Decent PGRE, awful everything else

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blighter
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Decent PGRE, awful everything else

Postby blighter » Fri Dec 14, 2012 3:48 am

I am sure you are all tired of such questions, but the profiles thread isn't all that helpful. I have a really low GPA. No, not 3.0, but close to 2.0 (probably even less depending on how you convert). My transcript is filled with too many F's (seven to be precise)! I have one more year to go before I graduate and would have by then done research for a year (my senior thesis). I will graduate with a master's degree. Obviously I am not hoping to get into a top 20 school, not even top 50. At this point I just want to get into some school. I am an international student (Indian, male), which makes it even harder. I haven't taken the GRE general test or the TOEFL yet. I got a *** on the Physics GRE, which is probably the only decent thing in my entire profile. Would any school risk taking me?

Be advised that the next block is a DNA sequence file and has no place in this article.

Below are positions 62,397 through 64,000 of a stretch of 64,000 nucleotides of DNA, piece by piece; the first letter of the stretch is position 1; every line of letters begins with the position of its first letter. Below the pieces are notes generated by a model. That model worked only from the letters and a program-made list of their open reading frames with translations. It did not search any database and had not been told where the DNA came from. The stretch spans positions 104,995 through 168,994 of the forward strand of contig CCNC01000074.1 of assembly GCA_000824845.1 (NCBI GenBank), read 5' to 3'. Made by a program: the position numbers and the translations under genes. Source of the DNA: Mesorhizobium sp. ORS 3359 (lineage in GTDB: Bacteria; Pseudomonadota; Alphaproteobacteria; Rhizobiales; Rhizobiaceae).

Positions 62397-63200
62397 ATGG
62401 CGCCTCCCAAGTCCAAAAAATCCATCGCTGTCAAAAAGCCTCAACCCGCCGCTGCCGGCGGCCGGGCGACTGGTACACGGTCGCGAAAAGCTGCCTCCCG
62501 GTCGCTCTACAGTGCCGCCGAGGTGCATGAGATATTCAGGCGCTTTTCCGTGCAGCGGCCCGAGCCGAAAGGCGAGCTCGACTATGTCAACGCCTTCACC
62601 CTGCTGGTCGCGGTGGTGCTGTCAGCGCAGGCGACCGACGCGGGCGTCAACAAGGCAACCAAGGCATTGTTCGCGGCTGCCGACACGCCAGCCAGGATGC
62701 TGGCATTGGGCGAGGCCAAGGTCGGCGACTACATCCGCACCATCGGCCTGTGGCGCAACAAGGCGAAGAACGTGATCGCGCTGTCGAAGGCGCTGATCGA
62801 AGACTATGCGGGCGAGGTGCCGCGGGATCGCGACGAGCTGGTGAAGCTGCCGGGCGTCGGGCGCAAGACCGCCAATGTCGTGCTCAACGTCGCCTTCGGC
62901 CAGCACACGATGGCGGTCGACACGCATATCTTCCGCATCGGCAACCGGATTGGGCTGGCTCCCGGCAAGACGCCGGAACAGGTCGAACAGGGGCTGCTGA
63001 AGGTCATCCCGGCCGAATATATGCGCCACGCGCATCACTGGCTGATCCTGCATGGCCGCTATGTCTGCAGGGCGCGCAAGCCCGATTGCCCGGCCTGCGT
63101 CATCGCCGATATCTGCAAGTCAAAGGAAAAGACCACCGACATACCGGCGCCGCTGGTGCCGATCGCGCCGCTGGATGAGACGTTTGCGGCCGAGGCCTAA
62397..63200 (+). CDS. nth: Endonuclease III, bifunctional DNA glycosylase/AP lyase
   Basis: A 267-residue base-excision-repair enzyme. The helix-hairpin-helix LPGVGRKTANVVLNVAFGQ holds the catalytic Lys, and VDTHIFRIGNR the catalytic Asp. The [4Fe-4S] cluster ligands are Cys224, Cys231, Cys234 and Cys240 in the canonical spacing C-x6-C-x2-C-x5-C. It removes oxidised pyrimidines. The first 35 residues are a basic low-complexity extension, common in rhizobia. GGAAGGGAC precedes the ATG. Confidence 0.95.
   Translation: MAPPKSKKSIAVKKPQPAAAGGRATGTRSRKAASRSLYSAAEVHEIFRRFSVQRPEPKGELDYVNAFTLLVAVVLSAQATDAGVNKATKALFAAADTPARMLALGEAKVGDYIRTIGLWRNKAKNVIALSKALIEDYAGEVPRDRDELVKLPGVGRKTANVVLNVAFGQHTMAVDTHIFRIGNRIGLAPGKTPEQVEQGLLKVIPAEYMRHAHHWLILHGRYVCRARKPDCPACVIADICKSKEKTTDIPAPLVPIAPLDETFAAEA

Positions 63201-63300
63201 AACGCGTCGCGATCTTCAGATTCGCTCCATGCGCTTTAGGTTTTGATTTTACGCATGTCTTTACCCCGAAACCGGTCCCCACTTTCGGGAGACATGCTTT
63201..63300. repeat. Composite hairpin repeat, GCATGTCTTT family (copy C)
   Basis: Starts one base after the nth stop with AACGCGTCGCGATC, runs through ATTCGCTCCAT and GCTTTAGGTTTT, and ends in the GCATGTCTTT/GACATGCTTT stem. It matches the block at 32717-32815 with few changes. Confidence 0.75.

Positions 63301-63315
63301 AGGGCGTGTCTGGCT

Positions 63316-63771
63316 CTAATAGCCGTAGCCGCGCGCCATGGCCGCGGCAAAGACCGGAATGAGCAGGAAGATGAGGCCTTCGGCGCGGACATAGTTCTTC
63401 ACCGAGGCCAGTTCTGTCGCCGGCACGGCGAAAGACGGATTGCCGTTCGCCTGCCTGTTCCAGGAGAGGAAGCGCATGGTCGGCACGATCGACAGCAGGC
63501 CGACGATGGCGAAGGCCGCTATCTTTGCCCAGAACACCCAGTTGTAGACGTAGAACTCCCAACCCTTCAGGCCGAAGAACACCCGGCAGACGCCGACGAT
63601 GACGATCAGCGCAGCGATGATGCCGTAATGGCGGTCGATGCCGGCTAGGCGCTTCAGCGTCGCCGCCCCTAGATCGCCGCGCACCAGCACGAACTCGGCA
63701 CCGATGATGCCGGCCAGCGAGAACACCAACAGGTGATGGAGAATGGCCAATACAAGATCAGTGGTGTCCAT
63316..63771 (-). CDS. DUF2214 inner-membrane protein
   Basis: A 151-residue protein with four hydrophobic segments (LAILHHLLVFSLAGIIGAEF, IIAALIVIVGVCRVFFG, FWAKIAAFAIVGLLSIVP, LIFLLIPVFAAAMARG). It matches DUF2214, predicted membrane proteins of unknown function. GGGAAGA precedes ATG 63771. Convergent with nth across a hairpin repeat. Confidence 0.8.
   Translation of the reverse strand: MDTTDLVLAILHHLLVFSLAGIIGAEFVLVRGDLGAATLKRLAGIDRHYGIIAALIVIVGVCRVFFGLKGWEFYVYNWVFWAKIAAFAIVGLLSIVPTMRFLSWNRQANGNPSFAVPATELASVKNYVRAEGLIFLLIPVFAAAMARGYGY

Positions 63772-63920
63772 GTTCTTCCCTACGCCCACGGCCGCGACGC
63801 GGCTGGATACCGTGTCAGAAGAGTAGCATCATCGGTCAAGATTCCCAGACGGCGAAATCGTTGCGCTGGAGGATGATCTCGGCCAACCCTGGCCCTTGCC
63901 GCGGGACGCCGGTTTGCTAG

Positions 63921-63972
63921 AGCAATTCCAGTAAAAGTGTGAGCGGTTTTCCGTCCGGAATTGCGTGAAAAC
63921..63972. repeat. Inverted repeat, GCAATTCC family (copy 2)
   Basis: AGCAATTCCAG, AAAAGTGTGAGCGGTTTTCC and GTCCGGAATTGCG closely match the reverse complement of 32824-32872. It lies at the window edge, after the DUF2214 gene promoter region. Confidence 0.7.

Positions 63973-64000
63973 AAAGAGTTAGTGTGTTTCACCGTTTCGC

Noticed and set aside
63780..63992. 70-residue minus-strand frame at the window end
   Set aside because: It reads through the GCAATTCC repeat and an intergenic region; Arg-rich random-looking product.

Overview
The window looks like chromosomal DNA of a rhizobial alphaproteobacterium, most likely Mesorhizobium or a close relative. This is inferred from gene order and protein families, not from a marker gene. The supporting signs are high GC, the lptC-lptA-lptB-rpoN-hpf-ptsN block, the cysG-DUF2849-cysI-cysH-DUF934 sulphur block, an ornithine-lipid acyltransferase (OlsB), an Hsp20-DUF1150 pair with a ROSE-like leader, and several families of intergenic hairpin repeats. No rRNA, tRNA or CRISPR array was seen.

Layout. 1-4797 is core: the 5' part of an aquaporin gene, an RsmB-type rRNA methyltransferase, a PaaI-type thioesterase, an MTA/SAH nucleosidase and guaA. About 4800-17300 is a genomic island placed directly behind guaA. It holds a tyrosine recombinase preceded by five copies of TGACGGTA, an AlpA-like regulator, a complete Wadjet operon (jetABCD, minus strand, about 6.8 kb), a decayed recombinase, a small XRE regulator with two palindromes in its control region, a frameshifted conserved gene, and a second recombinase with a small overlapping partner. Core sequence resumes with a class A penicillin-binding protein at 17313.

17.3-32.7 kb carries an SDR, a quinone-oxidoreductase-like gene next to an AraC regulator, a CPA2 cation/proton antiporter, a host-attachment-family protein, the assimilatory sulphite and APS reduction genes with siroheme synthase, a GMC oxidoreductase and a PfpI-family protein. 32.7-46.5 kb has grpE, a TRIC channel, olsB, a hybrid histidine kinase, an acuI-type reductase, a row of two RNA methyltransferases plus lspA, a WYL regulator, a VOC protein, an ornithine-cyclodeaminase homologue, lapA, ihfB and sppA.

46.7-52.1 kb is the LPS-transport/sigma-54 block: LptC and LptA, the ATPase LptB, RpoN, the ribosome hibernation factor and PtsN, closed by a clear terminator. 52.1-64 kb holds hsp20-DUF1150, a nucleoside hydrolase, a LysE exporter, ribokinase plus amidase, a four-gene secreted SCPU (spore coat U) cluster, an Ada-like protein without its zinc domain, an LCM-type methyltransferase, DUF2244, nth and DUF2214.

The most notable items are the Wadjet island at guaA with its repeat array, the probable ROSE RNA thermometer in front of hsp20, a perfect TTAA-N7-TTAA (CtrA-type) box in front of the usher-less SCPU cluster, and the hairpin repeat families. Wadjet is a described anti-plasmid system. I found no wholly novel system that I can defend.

Last edited by blighter on Tue Apr 23, 2013 7:12 am, edited 1 time in total.

hjq1990
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Re: Decent PGRE, awful everything else

Postby hjq1990 » Sun Dec 23, 2012 7:34 am

Hey man, we all tend to have bad time now and then, and knowing where we could do better matters more. As an international applicant too, my statue could hardly be better than you. But I still long for it, whatever other people might say. I think you might need to make a schedule about your courses: which ones to retake, and which ones to just let go. Most of the time, we fail just because we have not really focused. I am not meant to say silly words, but trying also to encourage myself. It's been nearly 10 days since you posted it, and I hope you are feeling better.